I love golf signs, especially ones that I have to read about 300 times to figure them out and still can’t.
I love how some grammar freak like me used a golf pencil to put in the missing comma after “the golfer.”
The sign addresses “the golfer.” So what if a person who isn’t a golfer is reading the sign? And what if a person who is not a golfer hits a ball? Or is the sign simply trying to call out the golfer in a group of non golfers? “Hey you, the golfer.”
I’m still trying to wrap myself around the “consequences of the ball you hit” part. The ball has consequences? I find that hard to believe but let’s assume it does. Why shouldn’t the ball itself be responsible for its own consequences? Why should I, assuming I’m the golfer, be responsible?
Apparel scripting is one of the most crucial and important aspects of one’s golf game, just ask any golf company or golf PR person around the major championships. It’s all about the scripts.
With that in mind I crafted a hell of a combo golf shoe and putter grip script today and it really made a huge difference in my performance and my score. Check it out:
The goal of today’s shoe and putter grip scripting was to set a color scheme and combination which allowed me to fully concentrate on the shot at hand. One which was simple, and not distracting. One would not want to be midway through one’s putting stroke only to be completely distracted by the fact that there are 73 different colors between your shoes, socks, and putter grip.
The script worked very well and I played a solid and satisfying round in high winds and cold.
For my next script I plan to start with this setup, then drop acid.
The cut has come at the 2016 Masters Tournament. Below are the apparel scripts which didn’t make the cut. Sadly these apparel choices cost their players a chance at the ultimate piece of apparel, the green jacket. All the man-hours golf PR put into contriving these apparel scripts, designing them graphically, and pumping them out to all the blogs and golf sites who eat up this spoon-fed content they don’t have to write themselves, is sadly wasted.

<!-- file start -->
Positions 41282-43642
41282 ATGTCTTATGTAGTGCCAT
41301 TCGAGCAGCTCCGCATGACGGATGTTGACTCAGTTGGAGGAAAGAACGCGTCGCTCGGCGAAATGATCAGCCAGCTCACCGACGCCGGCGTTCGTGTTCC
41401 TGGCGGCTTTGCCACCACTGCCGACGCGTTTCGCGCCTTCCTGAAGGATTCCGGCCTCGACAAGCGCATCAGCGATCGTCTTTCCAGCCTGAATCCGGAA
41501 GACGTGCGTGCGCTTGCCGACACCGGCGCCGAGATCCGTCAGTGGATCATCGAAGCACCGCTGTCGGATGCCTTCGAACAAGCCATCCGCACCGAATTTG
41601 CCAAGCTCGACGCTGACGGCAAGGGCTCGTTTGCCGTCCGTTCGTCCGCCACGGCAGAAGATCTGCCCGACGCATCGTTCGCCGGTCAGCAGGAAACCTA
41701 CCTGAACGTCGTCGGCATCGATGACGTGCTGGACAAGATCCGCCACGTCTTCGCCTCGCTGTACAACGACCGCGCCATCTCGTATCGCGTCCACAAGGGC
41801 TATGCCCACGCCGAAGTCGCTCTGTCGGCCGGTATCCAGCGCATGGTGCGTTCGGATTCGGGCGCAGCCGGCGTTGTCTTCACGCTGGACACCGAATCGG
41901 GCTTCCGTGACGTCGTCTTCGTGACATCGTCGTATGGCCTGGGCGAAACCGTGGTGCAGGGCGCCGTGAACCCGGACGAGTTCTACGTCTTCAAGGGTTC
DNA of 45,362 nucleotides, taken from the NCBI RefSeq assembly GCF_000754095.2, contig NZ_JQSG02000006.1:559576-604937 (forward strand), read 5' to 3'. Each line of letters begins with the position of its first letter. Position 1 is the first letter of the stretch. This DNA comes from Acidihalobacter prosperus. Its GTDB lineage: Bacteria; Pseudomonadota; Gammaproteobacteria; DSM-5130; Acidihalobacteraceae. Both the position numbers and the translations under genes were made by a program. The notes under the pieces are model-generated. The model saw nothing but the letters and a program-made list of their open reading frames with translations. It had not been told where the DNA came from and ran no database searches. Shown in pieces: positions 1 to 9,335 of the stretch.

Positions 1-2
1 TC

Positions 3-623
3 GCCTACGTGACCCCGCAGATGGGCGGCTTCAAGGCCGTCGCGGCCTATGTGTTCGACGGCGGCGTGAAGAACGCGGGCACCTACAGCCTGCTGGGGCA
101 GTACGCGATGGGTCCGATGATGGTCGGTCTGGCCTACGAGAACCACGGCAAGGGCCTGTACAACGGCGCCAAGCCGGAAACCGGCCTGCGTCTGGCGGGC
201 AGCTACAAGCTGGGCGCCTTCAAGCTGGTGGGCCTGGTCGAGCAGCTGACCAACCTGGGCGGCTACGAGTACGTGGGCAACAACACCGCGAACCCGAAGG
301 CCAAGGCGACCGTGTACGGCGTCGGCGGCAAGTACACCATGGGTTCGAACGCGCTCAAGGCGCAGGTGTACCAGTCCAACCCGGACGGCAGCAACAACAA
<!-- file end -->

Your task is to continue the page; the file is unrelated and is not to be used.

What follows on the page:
This is a tribute to those fine apparel scripts who won’t see the light of day this weekend at the Masters. We don’t want them to be forgotten. We love them.
No flat bills on the weekend. The traffic cone will be missed.
The Schwartzel was not with Charl this week…
Who? I don’t know either… But he has a scripter
I can’t remember who this script belongs to… Don’t care enough to look it up.
This is a complex situation, because some of the shoes were meant for the weekend which were used Thursday and Friday
Where do apparel scripts go after they die? Do they get recycled into the next “scriptable” event? Are they donated to charity (hope so). Are they destroyed, never to be used again?
I feel bad for these poor lost scripts. They’re like lost drunken souls who no longer know who they are and no longer care. Offer them a drink.
Congratulations are in order to “Your Golf Travel” for winning the first annual “Make Augusta National Golf Club Look Bad” contest! Check out this beauty of a photo:
Let’s analyze the genius of this photo. How many different ways could they make the world’s most beautiful golf course look so terrible?
- Photograph at a 29.7 degree tilt to the left, to make the view nauseated and dizzy
- Make greens look dried and burned out
- Make fairway look dried and burned out
- Overexpose photo so skies look like a nuclear white-out
- Position photo so 50% of the content is the overexposed nuclear white-out
- Shoot photo at such a low resolution that the trees in the background completely pixelate into digital gibberish
There you have it. Congratulations to Your Golf Travel! Email me to collect your prize, a free PDF on the basics of digital photography.
This time of year is great, except for all the articles written by media who know nothing about golf and cover it maybe a max of four times per year. I’ve heard people call major tournaments “Masters,” as in “there are four Masters each year…” Then there are the boneheaded “The Masters have begun” statements, like below.
The Masters is a golf tournament. It is singular. The Masters Tournament is one of four “Major Championships” per year in golf. One should say, “the Masters has begun.”